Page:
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Hester Hil​l Schnipper Photo courtesy of Beth Israel Deaconess Medical Center​

SPECIAL EVENTS MAY TAKE ON MAGNIFIED SIGNIFICANC​E​​​​ for cancer patients. Many identify future occasions, such as bar or bat mitzvahs, graduations, weddings and births, as goals: The aim is to be healthy and present to enjoy these milestones.

These events can also be challenging. While you’re sitting at a table for a favorite holiday or singing happy birthday surrounded by family and friends, a small voice inside your head may whisper: Could this be my last? In the days leading up to the event, you may obsess over creating a Norman Rockwell-like experience, when this ideal may only be possible in paintings. Celebrations have a way of motivating us to keep going, but they can also increase pressure; the anticipation can too easily diminish the joy.

Here are some ways to enhance the pleasure and reduce the stress:

Plan for the Occasion

1) Be realistic and start small. If your daughter is 5, start with her finishing kindergarten, not with her wedding day. In making incremental steps, you will slowly accumulate a lifetime of memories.

2) When thinking of a special event, create a real picture in your mind to work toward. Imagine, for example, a high school graduation: where you will be sitting, how the sun will feel on your shoulders, the music you will hear, and the people who will be near you.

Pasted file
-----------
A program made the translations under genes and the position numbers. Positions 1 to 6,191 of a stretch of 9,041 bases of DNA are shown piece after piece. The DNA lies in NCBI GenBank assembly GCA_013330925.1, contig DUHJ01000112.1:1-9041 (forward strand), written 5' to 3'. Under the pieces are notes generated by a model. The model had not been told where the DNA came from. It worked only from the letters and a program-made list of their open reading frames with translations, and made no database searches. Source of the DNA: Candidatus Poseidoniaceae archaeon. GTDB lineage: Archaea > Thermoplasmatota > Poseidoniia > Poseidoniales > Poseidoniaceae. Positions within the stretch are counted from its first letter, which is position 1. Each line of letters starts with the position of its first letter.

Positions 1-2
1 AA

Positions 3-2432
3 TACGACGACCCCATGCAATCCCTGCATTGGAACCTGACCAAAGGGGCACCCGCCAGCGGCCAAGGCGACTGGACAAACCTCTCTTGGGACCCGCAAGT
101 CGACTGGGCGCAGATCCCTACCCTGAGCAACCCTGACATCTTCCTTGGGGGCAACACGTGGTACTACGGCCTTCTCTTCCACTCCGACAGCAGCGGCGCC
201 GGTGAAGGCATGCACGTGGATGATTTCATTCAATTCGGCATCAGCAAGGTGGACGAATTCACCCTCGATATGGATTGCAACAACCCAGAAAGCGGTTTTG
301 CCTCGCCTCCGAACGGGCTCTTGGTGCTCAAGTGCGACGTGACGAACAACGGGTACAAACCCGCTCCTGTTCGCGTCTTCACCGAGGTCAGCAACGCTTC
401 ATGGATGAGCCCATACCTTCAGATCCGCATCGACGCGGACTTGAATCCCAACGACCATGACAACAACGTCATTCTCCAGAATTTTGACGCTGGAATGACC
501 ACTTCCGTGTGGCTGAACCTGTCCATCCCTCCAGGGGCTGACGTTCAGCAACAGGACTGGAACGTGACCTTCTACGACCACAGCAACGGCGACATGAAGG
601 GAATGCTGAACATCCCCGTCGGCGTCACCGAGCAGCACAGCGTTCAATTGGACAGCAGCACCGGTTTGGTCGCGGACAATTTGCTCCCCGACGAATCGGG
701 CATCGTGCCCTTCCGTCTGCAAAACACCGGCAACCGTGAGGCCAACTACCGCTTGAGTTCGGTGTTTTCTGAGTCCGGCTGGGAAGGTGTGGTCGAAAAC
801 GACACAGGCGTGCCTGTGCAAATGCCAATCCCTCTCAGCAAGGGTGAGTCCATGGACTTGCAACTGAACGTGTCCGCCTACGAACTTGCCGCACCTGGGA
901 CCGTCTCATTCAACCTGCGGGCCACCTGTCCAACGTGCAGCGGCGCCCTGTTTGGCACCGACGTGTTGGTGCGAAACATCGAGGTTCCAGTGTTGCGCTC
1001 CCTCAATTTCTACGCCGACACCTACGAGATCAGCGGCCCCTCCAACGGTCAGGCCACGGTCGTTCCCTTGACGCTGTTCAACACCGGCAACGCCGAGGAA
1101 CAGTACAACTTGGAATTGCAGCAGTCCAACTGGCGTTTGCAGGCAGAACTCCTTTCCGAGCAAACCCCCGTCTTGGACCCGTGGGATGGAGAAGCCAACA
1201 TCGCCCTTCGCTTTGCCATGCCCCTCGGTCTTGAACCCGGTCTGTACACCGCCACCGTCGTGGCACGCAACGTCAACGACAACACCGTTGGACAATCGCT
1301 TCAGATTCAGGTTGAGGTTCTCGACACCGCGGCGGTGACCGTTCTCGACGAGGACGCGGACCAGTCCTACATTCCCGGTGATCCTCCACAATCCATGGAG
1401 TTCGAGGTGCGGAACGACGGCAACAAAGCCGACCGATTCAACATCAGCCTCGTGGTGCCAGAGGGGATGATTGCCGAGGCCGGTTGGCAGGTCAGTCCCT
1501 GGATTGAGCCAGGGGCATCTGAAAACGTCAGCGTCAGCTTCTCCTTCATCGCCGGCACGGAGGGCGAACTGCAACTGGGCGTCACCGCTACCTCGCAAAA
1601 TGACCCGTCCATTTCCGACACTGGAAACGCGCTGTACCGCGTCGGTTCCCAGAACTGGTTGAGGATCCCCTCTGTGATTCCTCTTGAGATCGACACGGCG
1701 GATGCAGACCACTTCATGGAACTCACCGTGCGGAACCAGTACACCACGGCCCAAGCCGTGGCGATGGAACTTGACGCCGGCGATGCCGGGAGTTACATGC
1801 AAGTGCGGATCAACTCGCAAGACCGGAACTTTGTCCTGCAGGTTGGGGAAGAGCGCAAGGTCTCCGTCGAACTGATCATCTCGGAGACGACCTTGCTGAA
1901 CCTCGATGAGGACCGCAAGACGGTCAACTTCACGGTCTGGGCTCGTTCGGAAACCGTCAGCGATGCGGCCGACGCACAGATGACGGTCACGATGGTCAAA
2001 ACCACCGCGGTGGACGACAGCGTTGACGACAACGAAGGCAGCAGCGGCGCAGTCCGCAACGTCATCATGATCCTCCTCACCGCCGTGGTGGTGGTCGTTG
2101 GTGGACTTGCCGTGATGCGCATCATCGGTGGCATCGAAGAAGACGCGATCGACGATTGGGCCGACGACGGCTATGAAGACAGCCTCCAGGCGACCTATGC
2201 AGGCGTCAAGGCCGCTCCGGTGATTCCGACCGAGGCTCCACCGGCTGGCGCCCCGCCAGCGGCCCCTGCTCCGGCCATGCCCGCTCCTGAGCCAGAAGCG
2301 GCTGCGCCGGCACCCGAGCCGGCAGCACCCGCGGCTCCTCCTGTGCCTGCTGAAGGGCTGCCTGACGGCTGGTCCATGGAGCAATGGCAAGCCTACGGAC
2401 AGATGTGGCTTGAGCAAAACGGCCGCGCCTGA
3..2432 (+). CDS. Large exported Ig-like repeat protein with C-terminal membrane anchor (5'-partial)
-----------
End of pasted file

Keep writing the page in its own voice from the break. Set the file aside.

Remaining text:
3) Don’t overlook less-specific simple pleasures. Rather than a July birthday, look forward to summer in general.

4) Seize opportunities to create smaller celebrations and acknowledge the joy of your life.

5) Remember that the anticipation of an event is often much more stressful than the day itself.

6) Consider sharing your feelings in advance with someone who will be at the event. That person can then be your ally if you need a break or some help containing your worries.

Experience the Moment

7) Recognize that any event is likely to be bittersweet. You may not be able to eliminate the bitter part, but you can focus on the sweetness.

8) Lower your expectations. This does not need to be the very best day ever. There is happiness in just being there.

9) If you are planning a feast, consider delegating tasks so you aren’t too fatigued to take part in the day.

10) Remember that you are fully entitled to experience all feelings at any event. Tears can join the laughter.

11) Be sure to take pictures that can join a collection of special moments. Put them on display on your desk or bed​stand. These events will serve as reminders and encouragement for both you and your family going forward. 

Hester Hill Schnipper, a licensed independent clinical social worker, is a breast cancer survivor and the manager of oncology social work at Beth Israel Deaconess Medical Center in Boston. She also writes a blog, Living With Breast Cancer, for the hospital's website.